Critical Thinking Exercise #3: InstructionsOn the next page, you will find an argument. Please both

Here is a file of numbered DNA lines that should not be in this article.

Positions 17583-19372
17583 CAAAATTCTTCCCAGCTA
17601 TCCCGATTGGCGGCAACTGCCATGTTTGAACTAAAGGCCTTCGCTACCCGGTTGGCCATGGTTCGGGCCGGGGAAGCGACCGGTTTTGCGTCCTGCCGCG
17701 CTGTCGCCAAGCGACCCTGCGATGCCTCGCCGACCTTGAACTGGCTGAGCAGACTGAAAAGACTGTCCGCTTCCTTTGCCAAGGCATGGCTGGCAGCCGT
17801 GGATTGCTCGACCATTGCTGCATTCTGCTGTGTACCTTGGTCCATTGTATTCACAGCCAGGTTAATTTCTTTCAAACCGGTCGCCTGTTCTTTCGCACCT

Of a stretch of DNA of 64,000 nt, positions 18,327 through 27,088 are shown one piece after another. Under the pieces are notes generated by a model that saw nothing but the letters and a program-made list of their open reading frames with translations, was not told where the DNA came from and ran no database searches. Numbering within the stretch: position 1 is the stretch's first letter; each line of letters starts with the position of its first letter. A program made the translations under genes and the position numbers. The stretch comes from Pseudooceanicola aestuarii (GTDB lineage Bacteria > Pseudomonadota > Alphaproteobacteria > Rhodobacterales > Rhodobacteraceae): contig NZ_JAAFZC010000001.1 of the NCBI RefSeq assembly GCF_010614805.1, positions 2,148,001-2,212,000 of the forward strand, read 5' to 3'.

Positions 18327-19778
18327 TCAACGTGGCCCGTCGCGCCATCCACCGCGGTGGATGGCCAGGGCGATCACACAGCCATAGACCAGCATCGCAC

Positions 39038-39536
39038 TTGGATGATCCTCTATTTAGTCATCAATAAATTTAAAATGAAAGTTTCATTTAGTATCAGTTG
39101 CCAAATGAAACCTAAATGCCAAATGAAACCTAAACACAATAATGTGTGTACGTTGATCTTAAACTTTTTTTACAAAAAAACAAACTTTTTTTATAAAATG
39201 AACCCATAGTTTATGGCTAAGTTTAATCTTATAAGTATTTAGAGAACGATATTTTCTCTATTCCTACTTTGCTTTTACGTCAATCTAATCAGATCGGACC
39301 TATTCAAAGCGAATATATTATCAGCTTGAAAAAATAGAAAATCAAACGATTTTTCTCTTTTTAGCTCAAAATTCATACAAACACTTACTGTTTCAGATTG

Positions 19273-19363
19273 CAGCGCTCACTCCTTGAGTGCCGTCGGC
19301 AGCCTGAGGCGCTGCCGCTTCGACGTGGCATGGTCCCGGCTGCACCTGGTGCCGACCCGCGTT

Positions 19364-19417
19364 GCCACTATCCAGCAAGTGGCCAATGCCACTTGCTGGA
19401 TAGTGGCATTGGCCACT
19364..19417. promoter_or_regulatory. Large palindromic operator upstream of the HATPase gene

Critical Thinking Exercise #3: InstructionsOn the next page, you will find an argument. Please both a) diagram the argument, and b) analyze each main premise and tell me whether it is reasonable or not. Both parts of the assignment are equally important.Diagramming the ArgumentThis is a relatively complex argument with a number of main premises, most of which are supported by one or more sub-premises. You should attempt to include all premises and sub-premises while omitting anything that isn’t a premise or subpremise (such as background information, statements in which the author merely restates the conclusion, empty rhetoric, etc.). In doing so, please heed the following:Your diagramming should be more in list format rather than essay formatYou should indicate the conclusion with a “Câ€You should indicate premises and sub-premises with a “Pâ€Sub-premises should be listed immediately under the premise that they support, and they should be indented in order to indicate that they are sub-premisesIf you’re wondering how to distinguish between premises and their sub-premises, one general rule of thumb is that premises will almost always be more general than sub-premises, which tend to be more specificEXAMPLE:P: Managers want to increase productivity.P: Country-western music in the workplace helps increase productivity.P: Research on worker productivity supports this.C: Managers should play country-western music in the workplace.In this instance, “research on worker productivity†is a sub-premise, and it’s indicated as a sub-premise by being indented and placed directly below the main premise that it supports.Critiquing the ArgumentIn this module, we are focusing on the concept of reasonableness – whether or not we have good reasons to believe that a premise is true. Therefore, you should comment on each of your main premises and tell me whether you think they are reasonable and why. In other words, if you have 7 main premises, you should analyze each main premise separately and tell me whether each one is reasonable and why. You would have 7 “mini-essays,†one essay for each main premise. You do not need to specifically comment on the reasonableness of each sub-premise, although your analysis will certainly include some discussion of them because any main premise that is supported by unreasonable sub-premises is itself unreasonable.Critical Thinking Exercise #3: The ArgumentThis is an excerpt from testimony given by an executive of Greyhound Bus Lines to the Senate’s Subcommittee on the Handicapped regarding the “Americans with Disabilities Act.†The issue here is “Should the Senate pass the Americans with Disabilities Act?â€â€œThe proposed Americans with Disabilities Act [ADA] has the potential to destroy the private sector intercity bus industry and to deprive millions of people with affordable intercity public transportation and thousands of rural communities of their only link to the outside world.The ADA [requires] full handicapped accessibility for all intercity busses purchased more than 30 days after its passage. This would include installation of wheelchair lifts; widening of the aisles; removal of seats; loss of baggage and package express space; and redesigning of bus restrooms to accommodate wheelchair users.At present, Greyhound has a nationwide fleet of approximately 4,000 busses. In order to provide a cost-effective and attractive bus fleet, it is desirable to replace 10% of the bus fleet – or approximately 400 busses – every year. Thus, the bus installation costs to Greyhound annually could be as high as $20 billion. Greyhound simply could not afford that additional cost.To accommodate wheelchair lifts, we would have to remove at least four seats. Assuming full accessibility to the restroom, as many as 12 additional seats would have to be removed. Thus the passenger carrying capacity of our busses would be diminished by between 10 and 35 percent. This is a critical factor since the bus business is very much of a peak period business, we must have the capacity to handle passengers at peak periods. Loss of even 10% of our capacity would deprive us of that ability. We would be required to run additional equipment to provide peak period service at an estimated additional cost of $20 million per year. An even more serious problem is the fact that wheelchair lifts presently being manufactured take up 32% of the capacity of the baggage and package express bins under the buses. Intercity bus service, particularly rural service, is viable only because we derive incremental revenue from carrying package express in our baggage bins. Loss of any significant portion of this revenue would jeopardize all of our service, but particularly our rural service.In addition, there is the added maintenance cost. It is difficult to estimate with precision, but based on transit bus experience as well as other information we have obtained, we conservatively estimate $2,000 per bus in additional annual maintenance costs. For us, this would be another $8 million.One might ask, “Why not simply raise your prices to accommodate these added costs?†This is not possible for bus service. Our market niche is reliable, low-cost transportation. Our service is extremely price-sensitive in competition with the private automobile, the airlines and Amtrak. The former two modes (private autos and airlines) are specifically exempt from the ADA, and Amtrak is so highly subsidized that the effect would be largely absorbed through subsidies, rather than price increases.The people who would be hurt by the loss of bus service brought about by the ADA are those that truly need public transportation. A recent study found that among all modes of transportation, the bus industry serves the highest percentage of rural Americans, the elderly, the young, and those with lower incomes. It also found that over the last 30 years, intercity bus service has been the least subsidized mode of public transportation. Largely as a result of this subsidy imbalance, intercity bus service declined precipitously over this period, with more than 10,000 communities losing all bus service. The ADA would expedite this deterioriation.There are also serious questions about the available technology for wheelchair lifts on high-decked intercity buses. Although there are a small number of prototype intercity buses with wheelchair lifts, we question whether the technology has been developed in a safe and reliable intercity bus lift. This raises serious safety and insurance issues. One needs to bear in mind that, unlike transit buses, intercity buses are high-decked with the passengers sitting over the luggage compartments. This means that the lift must be raised several feet above the ground before entering the bus. A further safety concern is presented by the wheelchair user’s accessibility to the restroom on a bus moving either at 65 mph on a rural interstate or in stop-and-go city traffic. Flowing from the safety concerns would be escalating insurance costs that would further add to the fiscal impossibility of complying with the ADA and maintaining viable bus service.Greyound sincerely believes that we are meeting, to the maximum extent feasible, the traveling needs and desires of the handicapped. If there is a sense in Congress that there is a public demand for intercity bus transportation of the handicapped beyond what is presently being provided, then perhaps a serious study of the significance of that demand and how best to meet it should be undertaken. Based on such a study, informed decisions could be made with regard to what, if any, changes in the present intercity bus service are needed; how to fund those changes; and how to make them, while preserving a viable form of low-cost, intercity passenger transportation for those who need it.